Bad ebooks? All bets are off. They’re usually just lazily OCRed from the source book with little effort put in to adapting the format for e-readers.

The Kindle and Nook both have features for working with well-formatted ebooks. Whether the books you’re interested in are formatted correctly or not is kind of a crap-shoot.

Most modern books, written since computers became widespread, are created with something like hyperlinks in them to begin with (or at least, the potential for something like hyperlinks). If a modern book has “see page 42 for more information on the Peloponnesian War” in it, what the author actually typed in is some code that means “see page <label: Peloponnesian War>”, or something to that effect, and then the section on the Peloponnesian War will have a label in the start of it. That way, the author doesn’t need to count up pages, and can do things like insert or remove whole chapters without needing to worry about changing all of the page number references. If the book is going to be put on paper, then you push a button on the computer and have it convert all of the references into page numbers for you, but you could take the same source file and instead turn it into an e-book file just as easily, with the references as links.

Yes, Nooks do.

Thanks for the information, y’all. And still I can’t find a solid reason to choose one over the other. :frowning:

On my Kindle (WiFi/3G) pressing the menu button will pop up a menu where you can select “Go To…” The sub menu then has “Table of Contents”, “beginning”, “page”, “cover”, “end” and “location”.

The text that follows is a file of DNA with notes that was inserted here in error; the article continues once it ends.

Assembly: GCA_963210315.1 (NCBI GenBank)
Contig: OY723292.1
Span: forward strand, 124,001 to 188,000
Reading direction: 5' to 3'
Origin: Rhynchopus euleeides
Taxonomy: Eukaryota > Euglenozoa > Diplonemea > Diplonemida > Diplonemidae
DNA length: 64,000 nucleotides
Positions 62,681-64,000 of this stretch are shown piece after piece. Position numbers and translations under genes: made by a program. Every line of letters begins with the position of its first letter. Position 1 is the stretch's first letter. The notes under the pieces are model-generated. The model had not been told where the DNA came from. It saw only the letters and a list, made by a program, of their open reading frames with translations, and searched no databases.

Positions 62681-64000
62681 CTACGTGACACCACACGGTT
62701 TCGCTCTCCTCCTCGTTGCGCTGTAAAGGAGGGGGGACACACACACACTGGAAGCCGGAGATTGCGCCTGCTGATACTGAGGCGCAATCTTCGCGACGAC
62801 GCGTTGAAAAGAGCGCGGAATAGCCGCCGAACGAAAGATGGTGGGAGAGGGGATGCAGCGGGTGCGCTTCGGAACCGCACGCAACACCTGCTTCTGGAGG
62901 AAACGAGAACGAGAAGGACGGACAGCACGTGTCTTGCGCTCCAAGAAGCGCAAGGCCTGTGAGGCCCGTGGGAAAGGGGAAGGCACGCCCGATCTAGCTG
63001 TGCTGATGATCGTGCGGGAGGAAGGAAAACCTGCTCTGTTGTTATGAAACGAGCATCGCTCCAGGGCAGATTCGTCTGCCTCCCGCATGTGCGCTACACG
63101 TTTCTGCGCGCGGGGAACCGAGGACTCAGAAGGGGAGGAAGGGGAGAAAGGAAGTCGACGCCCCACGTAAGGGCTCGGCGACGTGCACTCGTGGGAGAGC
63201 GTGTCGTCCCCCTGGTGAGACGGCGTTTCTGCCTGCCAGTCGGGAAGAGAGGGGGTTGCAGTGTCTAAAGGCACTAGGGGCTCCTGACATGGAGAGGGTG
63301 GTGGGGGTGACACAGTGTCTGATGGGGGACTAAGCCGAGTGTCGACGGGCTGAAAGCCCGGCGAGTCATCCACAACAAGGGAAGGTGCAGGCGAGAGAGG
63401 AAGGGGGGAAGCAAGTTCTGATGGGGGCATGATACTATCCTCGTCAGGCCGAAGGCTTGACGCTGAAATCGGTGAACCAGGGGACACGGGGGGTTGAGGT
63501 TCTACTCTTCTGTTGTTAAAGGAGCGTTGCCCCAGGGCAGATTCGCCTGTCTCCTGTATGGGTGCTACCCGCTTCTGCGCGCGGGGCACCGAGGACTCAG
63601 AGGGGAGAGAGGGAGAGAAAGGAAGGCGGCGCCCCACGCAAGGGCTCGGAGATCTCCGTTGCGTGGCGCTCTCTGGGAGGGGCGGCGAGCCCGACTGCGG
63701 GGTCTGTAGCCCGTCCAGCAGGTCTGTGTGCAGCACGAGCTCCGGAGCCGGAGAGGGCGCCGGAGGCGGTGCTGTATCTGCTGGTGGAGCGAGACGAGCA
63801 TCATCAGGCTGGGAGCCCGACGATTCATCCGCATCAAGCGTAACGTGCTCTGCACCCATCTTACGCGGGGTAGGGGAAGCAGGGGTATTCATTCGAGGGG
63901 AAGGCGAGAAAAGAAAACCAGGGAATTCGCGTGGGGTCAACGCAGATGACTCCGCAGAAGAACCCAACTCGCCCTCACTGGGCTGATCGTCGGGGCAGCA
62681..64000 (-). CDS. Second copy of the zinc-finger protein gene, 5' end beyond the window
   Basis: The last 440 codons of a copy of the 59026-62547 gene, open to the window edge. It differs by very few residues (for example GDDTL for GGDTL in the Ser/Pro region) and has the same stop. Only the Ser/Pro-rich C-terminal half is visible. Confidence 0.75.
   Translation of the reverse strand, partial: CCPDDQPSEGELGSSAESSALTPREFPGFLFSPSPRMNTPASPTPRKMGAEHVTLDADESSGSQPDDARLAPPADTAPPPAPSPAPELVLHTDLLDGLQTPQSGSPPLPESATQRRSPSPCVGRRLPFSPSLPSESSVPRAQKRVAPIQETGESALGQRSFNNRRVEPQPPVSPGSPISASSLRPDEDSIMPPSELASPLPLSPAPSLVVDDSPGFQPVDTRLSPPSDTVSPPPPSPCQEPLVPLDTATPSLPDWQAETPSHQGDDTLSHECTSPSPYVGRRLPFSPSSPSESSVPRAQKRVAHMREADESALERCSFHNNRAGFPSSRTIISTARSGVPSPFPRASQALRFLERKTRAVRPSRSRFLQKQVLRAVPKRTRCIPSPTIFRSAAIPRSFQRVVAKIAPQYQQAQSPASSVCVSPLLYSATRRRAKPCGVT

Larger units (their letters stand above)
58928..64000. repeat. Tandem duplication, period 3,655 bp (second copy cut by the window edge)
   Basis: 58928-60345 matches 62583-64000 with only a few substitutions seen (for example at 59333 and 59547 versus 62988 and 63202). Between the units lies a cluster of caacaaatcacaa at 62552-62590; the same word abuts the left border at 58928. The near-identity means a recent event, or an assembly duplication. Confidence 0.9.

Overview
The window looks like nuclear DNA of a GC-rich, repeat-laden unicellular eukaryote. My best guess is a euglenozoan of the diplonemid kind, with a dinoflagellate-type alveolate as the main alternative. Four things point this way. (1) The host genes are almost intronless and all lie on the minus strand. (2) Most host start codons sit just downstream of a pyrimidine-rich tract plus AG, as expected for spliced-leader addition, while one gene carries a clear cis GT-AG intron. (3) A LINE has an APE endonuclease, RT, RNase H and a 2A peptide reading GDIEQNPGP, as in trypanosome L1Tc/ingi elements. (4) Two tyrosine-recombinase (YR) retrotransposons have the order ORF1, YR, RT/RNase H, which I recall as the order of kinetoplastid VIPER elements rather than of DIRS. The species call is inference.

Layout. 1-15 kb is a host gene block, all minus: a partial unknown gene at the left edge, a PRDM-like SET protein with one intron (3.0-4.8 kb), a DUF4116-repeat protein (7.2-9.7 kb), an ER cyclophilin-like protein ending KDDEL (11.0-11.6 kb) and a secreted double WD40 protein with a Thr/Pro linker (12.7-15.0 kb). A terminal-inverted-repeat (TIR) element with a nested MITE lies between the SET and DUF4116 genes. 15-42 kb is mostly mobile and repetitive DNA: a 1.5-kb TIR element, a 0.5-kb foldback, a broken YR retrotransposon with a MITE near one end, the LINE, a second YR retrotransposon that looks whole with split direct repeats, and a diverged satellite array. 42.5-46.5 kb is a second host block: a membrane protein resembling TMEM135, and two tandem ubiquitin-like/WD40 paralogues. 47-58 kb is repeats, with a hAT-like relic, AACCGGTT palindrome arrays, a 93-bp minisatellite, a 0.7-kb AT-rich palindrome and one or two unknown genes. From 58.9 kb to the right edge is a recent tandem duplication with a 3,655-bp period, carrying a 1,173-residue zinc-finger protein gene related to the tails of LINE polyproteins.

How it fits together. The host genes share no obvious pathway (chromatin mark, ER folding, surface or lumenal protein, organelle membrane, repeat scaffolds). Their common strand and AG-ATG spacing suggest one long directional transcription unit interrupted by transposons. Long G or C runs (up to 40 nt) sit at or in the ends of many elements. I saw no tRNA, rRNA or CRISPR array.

In the book I am reading, below that menu I find “51% Page 197 of 395 Location 2423 of 4697”. I see no page numbers while reading, unless I do as above.
I have read books that are extensively footnoted, meaning hyperlinked. I can also take notes if I wish to use this document or parts of it in my own document as a reference.
The main disadvantages of my reader are: it is black and white, not backlit and graphics, when included, are poor resolution.

Yes, one would usually use hypertext reference, when using page references. But as some before me said, that can be PITA, if you are converting text books with a lot of references.

Another way, that it is sometimes useful (in certain designs common for handbooks, guides, etc) in both text and electronic (epub, mobi) version, is referencing to table of content (practically every reader I know of can handle TOCs). E.g: For further reading look at chapter 9, section More Info (with or without link). Of course, your TOC it’s better to be completely error free, if you gonna referencing it.

On my Kindle Fire, navigation depends on what I’m reading, which I assume in turn depends on who published it.

National Geographic magazine has a Page View with a scrolling filmstrip thumbnail for every page. You pull this up on demand at the bottom.

A modern book–“Cutting for Stone” (Verghese)–has a chaptered Table of Contents with hotlinks; in addition the Location number (4124 of 10758, e.g.) followed by a % (39%) will tell you about where you are in the book.

Old books always have the Location and % navigation, but may or may not also have hotlinks at the front for chapter or illustration navigation. For example, “In the Heart of Africa” by Sir Samuel Baker is a public domain book (1880?); while the “Table of Contents” is greyed out, when you go to the beginning of the book, it turns out the chapters are actually hotlinked. Ditto “African Game Trails” 1910; Teddy Roosevelt.